High-resolution human mobility: from face-to-face interactions to the urban scale

Digital technologies and advanced analytics provide the opportunity to quantify specific human behaviors with unprecedented levels of detail and scale. Personal electronic devices and wearable sensors, in particular, can be used to map the network structure of human mobility and proximity in environments relevant for research in computational social science, urban mobility and public health. In the first part of this talk I will review the experience of the SocioPatterns collaboration, a decade-long international effort, led by my team, aimed at studying high-resolution human social networks using wearable sensors in important settings such as schools, hospitals, and low-resource rural environments.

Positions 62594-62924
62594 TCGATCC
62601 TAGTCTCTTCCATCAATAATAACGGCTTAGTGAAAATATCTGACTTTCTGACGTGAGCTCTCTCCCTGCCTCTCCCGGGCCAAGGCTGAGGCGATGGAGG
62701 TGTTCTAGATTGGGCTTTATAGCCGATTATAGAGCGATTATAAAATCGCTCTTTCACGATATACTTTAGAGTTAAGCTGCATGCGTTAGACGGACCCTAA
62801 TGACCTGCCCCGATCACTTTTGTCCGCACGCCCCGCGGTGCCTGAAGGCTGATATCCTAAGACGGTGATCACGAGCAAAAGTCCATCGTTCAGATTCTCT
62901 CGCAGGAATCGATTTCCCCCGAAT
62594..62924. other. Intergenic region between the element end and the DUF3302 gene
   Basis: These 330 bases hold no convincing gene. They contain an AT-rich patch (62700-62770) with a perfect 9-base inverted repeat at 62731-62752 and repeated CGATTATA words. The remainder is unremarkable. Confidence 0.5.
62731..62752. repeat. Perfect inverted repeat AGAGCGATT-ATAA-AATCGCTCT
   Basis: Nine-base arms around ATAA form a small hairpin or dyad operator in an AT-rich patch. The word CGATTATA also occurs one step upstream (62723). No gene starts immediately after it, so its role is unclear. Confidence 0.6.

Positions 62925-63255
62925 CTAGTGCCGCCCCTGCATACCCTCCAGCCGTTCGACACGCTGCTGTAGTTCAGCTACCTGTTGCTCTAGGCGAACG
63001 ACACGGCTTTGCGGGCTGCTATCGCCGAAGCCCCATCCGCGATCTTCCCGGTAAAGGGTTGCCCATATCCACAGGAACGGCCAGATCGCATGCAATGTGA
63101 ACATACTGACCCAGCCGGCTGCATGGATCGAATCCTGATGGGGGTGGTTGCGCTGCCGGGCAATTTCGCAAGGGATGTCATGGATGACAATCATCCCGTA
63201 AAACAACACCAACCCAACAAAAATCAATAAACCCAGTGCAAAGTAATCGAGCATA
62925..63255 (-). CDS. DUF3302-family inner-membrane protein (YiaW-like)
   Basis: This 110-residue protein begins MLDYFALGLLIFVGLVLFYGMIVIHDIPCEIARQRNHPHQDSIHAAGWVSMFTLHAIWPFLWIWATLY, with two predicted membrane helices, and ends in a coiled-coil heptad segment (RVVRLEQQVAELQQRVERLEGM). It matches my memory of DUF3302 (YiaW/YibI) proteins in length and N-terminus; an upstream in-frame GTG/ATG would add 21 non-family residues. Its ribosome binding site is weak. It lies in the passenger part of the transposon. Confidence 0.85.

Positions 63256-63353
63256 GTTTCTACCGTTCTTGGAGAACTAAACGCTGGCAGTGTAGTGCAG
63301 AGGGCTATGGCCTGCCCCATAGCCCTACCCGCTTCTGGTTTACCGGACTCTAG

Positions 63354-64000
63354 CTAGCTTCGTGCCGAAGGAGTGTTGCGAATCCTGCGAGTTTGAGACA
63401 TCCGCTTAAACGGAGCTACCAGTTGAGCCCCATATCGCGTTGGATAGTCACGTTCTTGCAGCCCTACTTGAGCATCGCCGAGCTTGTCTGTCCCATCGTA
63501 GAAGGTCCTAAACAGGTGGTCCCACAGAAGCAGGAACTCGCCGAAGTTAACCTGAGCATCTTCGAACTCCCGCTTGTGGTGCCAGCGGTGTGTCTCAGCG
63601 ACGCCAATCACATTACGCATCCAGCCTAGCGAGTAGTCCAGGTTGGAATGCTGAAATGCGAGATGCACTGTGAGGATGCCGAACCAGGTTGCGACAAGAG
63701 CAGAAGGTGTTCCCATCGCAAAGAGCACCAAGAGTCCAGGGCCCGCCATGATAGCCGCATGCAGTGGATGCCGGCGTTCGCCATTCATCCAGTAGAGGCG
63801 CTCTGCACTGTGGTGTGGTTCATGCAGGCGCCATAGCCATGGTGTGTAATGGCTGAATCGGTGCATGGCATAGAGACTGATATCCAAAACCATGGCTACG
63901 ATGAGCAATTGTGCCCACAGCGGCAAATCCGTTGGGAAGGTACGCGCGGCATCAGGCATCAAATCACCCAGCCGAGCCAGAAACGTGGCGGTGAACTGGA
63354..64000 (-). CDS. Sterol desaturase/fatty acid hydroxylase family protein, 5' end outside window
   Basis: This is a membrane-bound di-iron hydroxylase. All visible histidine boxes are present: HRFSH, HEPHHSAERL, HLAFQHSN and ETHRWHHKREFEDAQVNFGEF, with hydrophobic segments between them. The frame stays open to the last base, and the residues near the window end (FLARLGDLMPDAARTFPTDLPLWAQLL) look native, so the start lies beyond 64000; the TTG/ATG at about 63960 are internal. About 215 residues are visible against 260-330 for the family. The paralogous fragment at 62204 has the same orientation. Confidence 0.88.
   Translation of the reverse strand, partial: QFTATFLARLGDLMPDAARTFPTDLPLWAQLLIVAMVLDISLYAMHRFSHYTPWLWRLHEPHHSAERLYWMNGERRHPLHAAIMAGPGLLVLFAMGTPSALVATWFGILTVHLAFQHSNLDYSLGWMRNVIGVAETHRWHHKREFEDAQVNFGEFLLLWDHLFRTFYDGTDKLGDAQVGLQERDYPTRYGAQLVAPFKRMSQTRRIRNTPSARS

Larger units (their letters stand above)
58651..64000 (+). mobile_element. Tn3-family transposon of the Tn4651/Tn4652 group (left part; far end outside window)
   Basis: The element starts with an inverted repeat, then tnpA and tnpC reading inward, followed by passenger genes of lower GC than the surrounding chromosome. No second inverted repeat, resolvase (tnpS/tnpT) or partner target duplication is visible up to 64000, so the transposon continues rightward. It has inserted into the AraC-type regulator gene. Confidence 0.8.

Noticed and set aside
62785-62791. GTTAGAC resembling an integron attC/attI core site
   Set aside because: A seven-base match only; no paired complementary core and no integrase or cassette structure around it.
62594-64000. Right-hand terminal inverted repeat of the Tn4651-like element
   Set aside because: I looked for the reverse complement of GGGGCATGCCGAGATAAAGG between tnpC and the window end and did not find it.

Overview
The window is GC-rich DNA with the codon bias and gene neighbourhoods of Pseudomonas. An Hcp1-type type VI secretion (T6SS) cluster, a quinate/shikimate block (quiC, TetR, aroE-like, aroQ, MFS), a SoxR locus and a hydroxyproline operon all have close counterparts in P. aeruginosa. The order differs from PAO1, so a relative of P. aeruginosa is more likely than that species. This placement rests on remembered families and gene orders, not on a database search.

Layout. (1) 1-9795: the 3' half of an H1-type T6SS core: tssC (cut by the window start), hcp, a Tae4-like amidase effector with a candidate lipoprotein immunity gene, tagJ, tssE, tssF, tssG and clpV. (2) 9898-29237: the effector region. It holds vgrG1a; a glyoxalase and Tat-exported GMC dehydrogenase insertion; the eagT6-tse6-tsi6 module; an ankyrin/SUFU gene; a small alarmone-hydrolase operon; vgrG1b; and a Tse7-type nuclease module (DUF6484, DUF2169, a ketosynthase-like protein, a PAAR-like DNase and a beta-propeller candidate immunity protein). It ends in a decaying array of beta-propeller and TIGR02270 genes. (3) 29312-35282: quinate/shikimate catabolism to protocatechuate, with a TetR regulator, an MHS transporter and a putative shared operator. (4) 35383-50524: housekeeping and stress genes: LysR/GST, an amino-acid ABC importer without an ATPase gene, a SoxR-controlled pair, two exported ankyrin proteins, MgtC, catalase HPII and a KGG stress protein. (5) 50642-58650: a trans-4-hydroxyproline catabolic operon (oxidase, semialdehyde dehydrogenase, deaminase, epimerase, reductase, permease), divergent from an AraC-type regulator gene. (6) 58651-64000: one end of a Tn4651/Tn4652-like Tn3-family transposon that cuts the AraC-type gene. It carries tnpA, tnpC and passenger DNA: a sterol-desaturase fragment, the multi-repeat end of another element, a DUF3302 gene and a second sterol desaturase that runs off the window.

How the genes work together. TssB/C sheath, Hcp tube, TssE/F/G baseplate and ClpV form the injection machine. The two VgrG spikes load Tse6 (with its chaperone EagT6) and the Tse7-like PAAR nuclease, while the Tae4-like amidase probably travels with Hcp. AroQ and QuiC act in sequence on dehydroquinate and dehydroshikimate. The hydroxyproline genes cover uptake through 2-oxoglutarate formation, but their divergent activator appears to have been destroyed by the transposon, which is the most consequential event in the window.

I will illustrate the network structures observed in empirical data, reflect on generalization and data incompleteness, and review modeling approaches based on ideas from network science and machine learning. In the second part of the talk I will shift to the scale of an entire city, discussing the opportunities – and limitations – of using call Detail Record (CDR) data from telephone operators to map urban mobility and socio-economic conditions. I will compare traditional data sources, such as census data and origin-destination surveys, with digital proxies for urban mobility, and I will specifically focus on novel perspectives enabled by gender-disaggregated CDR data. I will close with a reflection on the challenges and promises of using privately-held data for the public interest.